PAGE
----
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9 difficulties to learning Java.

difficulties to learning Java

1. The first question you ask yourself is: Where to start?

So, you decide to learn Java, try to take the first steps, buy a book and after a while you understand, it is written as if the genius wrote himself a cheat sheet – everything is complicated and short.

It seems that something is clear, there are familiar words, but it is not interesting and somehow viscously progresses. Enthusiasm subsides a bit. You think a book is not an option, I'll go on the Internet on forums and ask me what I need to do to write my first program. In response, there are a lot of posts, mostly scolding moderators for duplicating the topic, mockery of pseudo gurus and links that you followed, but did not understand anything written there.

The desire to ask other questions disappears completely. But you don't give up — you're trying to write your first program — but it wasn't there, the elementary program doesn't run. Instead of "Hello world!" on the screen is a mistake that tells you little.

You sit and think: "I didn't understand much from the book, on the Internet I am received with hostility, as soon as I appear with my stupid questions, I cannot even run the first program. Maybe I'm not as smart as everyone else and Java isn't for me? How do others start?" And you start to get mad at yourself.

2. Another thought that visits a beginner: "Java is too complex a language, probably not everyone is able to program in it."


Once you've had a hard time launching your first program, you feel like the smartest person on earth. But after a while, the question arises: If I have such difficulty running an elementary program, how will I write enterprise-level programs?

To do this, you probably need to have brains no worse than those of the creator of the spacecraft. I don't think I'm going to pull. To learn how to program at this level, you need to live several lives.

3. The next fear of the newcomer: "No one likes newcomers, no one wants to help them, they are laughed at and mocked"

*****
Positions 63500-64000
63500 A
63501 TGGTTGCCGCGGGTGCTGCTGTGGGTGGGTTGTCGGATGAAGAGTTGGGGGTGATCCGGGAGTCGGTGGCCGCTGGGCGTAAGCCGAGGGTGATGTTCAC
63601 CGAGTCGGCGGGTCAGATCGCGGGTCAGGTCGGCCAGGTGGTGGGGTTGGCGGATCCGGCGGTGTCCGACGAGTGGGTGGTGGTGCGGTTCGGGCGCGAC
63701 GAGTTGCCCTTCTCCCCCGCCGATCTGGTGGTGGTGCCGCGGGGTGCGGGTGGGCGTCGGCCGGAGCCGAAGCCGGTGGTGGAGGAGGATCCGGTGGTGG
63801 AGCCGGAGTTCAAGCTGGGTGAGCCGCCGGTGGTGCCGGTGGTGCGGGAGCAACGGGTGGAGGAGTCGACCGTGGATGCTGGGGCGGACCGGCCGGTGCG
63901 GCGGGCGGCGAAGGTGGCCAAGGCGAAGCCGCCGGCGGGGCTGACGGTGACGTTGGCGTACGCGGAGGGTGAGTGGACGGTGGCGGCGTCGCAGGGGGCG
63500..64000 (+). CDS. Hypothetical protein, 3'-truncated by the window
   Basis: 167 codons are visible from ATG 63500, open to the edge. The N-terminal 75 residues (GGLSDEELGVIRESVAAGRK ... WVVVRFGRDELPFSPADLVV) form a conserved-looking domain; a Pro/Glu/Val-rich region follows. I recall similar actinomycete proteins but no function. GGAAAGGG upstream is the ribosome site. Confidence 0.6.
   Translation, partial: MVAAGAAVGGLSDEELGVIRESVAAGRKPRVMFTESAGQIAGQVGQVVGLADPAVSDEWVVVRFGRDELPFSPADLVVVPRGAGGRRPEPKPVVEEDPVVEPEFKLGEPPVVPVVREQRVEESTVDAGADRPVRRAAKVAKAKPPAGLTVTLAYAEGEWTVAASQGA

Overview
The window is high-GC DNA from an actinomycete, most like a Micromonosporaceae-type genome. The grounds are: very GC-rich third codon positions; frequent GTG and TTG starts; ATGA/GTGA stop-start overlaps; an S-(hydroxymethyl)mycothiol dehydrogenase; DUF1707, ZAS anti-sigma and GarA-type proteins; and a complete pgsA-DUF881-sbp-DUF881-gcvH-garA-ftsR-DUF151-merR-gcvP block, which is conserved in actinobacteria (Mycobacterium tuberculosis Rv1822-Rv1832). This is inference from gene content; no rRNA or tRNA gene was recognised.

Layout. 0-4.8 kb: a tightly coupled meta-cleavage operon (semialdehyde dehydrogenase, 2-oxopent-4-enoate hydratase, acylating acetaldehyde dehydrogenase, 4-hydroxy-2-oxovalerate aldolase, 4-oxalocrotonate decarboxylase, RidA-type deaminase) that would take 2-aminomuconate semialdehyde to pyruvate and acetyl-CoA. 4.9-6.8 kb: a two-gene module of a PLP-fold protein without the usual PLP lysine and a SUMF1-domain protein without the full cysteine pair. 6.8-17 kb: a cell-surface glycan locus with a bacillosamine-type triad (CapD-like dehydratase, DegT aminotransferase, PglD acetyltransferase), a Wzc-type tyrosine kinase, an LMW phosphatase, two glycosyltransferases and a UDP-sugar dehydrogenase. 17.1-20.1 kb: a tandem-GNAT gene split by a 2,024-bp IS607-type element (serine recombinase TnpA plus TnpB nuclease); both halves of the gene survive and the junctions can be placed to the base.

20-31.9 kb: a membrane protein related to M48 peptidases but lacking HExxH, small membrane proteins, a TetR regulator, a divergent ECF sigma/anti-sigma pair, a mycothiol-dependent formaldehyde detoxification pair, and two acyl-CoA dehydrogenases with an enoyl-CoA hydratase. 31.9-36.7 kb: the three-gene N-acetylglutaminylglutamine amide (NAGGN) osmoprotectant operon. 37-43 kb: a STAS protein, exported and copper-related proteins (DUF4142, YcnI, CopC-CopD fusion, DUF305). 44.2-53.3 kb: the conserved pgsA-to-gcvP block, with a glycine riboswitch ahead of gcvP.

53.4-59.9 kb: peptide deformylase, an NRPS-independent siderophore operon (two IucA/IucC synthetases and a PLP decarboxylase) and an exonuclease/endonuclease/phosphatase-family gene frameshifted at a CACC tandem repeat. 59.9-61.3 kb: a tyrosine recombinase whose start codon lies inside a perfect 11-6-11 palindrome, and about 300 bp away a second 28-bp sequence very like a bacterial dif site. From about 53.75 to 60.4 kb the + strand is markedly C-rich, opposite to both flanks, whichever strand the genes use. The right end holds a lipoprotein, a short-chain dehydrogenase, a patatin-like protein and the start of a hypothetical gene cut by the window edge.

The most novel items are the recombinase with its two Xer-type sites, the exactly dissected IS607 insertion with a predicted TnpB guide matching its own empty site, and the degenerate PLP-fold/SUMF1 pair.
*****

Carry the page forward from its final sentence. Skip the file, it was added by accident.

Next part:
If you start the first steps in any direction, you know that in the beginning it is always difficult. Because it is not so easy to break through the first barrier of misunderstanding, condemnation. What is needed here is will and perseverance.

Not everyone has them. Not only that, you are often besieged by smarter colleagues, put in your place, sometimes humiliated and thereby amuse your ego. It is not easy for you at first, and then some "pseudo gurus" are trying to put pressure on you and mock you. It often happens like this: something did not work out - and there is no one to ask.

Professionals often do not like to distract themselves in order to help a beginner, because for him this is already a passed stage, and he looks far ahead and does not want to look back. Even if he answers you a couple of times, do not think that he will solve all your problems all his life, because he has enough of his own. And you are left alone with your problems.

4. The fourth problem of a beginner: "Where to find the necessary information?"


There's a bunch of disparate information on the Internet, you don't know which one to take on. You have to collect everything bit by bit, systematize it yourself, which is inconvenient and takes time, which is already a little.

The Internet is a big garbage dump, and you are convinced of this every time, trying to find something you need. Before you find the answer to your question, you have to sort through a lot of garbage. You literally dig through a dumpster, knowing that someone dropped a gold coin in there. Finding up-to-date information is very difficult.

All this leads to the fact that your interest in learning decreases, and then you begin to move very slowly or completely stop.

5. Consider another problem: a beginner is sure that you need to read more than a dozen books to learn how to program.


Have you ever had this thought: "Only geniuses can learn from a book, or those close to them" or "To finish reading the whole book you need to have super discipline"?

You try to conquer a book several times, but you are sure to get stuck in some place and there is no more strength and desire to go on. The question arises: if I can't master one book, what can we say about ten? You are angry at the author of the book who did not bother to explain everything in normal human language. Instead, he uses some abstruse words, after which the brain begins to melt from overheating.